On a blustery July day, I descend the narrow ladder into the depths of the Dunbrody, an exact replica of a three-masted sailing ship that ferried thousands of Irish people across the Atlantic to New York and Quebec during the Famine years.
I have often wondered what it would have been like to make that journey. Would I have had what it takes to survive the five-to-six-week passage? I know for sure that I wouldn’t have been much fun to travel with. I suffer acutely from motion sickness, so God help anyone who was sharing my berth.
I’m also a borderline claustrophobe. What strikes me as I stand at the bottom of the ladder surveying the lower deck, is how small the hold of the ship is. When you take away the crew’s quarters, the captain’s cabin, the cargo area, and the space for cabin passengers, you are left with the middle “steerage” section and it’s not that big.
Stacked bunks set up on both sides of this section measure six feet by six feet, which would be fine if it was for just one person. It wasn’t. An adult was allotted 18 inches of sleeping space, a child half of that. Whole families and their belongings were crowded into these bunks. There was no separation of men from women, single from married, and no privacy. A rudimentary toilet served the two first class cabins; the steerage passengers made do with a bucket. If the weather was good you were allowed on deck once a day for 30 minutes, if it was stormy, you were locked in below. Rations were meager; dry, hard bread was a staple.
I would have had to be pretty desperate to get on such a ship. Most of the passengers on the Dunbrody were. They were escaping starvation and evictions – they had little choice but to leave.
The Dunbrody, moored now in New Ross, Co. Wexford, the port from which she sailed, was designed to carry 187 passengers, but we know from records that when she arrived at the quarantine station on Grosse Ile, in July 1847, she had 317 passengers on board. Four had already died – two old people, a young girl, and an infant. Three people were detained in quarantine. We don’t know if they recovered or are buried with the other 4,000-5,000 Irish who lie in mass graves on the island.
The rest of the passengers continued on their way.
The Emigration History Centre
What the journey was like for these passengers, the scene on the quayside before they left, and their experiences on landing in the New World, are all stories explored in the new Emigration History Centre that has been built up around the Dunbrody. The archive of Graves & Sons, the shipping firm that built the original ship, is at the heart of the exhibition. Every passenger you hear or read about is based on a real person who made the journey. Actors in period costume bring you their stories, and audio and visuals help enhance the experience. Photographs from the 1800s – of logging camps in Canada and tenements of New York (the two ports of call for the Dunbrody were Quebec and New York) help us understand what life was like for the new immigrant.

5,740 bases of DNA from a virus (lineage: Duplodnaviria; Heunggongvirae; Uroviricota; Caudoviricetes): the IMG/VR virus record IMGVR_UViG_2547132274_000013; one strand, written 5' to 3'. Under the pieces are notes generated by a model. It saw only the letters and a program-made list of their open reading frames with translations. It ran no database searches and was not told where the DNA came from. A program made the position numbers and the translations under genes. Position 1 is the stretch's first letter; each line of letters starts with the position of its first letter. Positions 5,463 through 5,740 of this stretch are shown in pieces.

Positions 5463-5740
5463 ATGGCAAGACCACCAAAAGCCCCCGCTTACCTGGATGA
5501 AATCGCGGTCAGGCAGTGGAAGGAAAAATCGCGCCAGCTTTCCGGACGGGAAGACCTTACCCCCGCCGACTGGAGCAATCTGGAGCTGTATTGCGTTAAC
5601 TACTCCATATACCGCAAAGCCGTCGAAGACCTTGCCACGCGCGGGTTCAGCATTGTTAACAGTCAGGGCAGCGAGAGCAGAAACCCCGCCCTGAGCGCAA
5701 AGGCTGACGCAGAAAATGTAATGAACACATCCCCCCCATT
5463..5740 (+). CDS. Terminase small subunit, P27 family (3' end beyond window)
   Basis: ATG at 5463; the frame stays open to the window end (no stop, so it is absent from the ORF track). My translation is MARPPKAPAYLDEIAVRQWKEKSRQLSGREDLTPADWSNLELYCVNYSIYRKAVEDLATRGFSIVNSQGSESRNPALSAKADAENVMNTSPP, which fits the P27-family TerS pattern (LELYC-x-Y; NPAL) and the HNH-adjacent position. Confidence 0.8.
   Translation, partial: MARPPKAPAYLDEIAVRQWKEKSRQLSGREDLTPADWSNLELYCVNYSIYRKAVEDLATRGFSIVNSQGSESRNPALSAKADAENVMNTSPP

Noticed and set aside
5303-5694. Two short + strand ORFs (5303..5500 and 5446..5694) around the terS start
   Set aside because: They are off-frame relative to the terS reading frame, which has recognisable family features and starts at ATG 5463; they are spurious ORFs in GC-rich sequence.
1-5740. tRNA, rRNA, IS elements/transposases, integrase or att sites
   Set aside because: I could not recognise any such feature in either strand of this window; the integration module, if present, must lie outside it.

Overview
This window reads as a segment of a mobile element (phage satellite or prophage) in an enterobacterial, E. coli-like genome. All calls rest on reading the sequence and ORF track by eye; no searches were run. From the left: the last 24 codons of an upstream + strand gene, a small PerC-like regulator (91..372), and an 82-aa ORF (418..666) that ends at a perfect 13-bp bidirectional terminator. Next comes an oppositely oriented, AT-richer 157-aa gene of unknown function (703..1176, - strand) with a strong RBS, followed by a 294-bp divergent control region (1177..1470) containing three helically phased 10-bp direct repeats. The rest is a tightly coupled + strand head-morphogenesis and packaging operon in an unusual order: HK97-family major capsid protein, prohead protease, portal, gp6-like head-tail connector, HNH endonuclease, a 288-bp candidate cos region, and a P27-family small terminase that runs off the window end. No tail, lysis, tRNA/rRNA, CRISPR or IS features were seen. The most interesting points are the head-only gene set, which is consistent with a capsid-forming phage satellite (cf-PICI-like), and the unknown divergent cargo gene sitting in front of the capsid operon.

The Irish America Hall of Fame, which was established by Irish America in 2010, occupies its own
section and honors those immigrants and their descendants who made significant contributions to America. On July 8, Michael Flatley, himself a member of the Hall of Fame, was guest of honor at the opening ceremony.
“To be here is a very humbling experience,” he said, addressing the 400 or so gathered. “Standing in this magnificent structure, I’m reminded of all the tears that were shed right on this very spot. How many mothers cried right here?” he wondered. His own mother who emigrated from this area looked on. “When people said goodbye here and landed in the New World, they weren’t always welcomed with open arms. It was a hostile new world and many were greeted with signs that read ‘No Irish need apply.’ They didn’t sit around crying, they didn’t go on the dole – they fought, they worked and many of them came back as heroes. And this is something this center allows us to celebrate and acknowledge. It’s very important that we recognize not only the difficult times but also celebrate our achievements as a race,” he said.
I spoke to Michael after he toured the ship with his wife, Niamh, and their son, Michael St. James. He was visibly moved. “This place is not just important now. It will be important a hundred years from now that this history is recorded,” he said.
Sean Reidy, the man behind the Dunbrody and the Emigration Centre, is also the CEO of the JFK Trust, which promotes development in this area of the southeast.
Back in 1991, the Trust was looking to build a heritage center in New Ross, and Sean had the idea of building a sailing ship that would reflect the maritime heritage and the emigration
history of the port.
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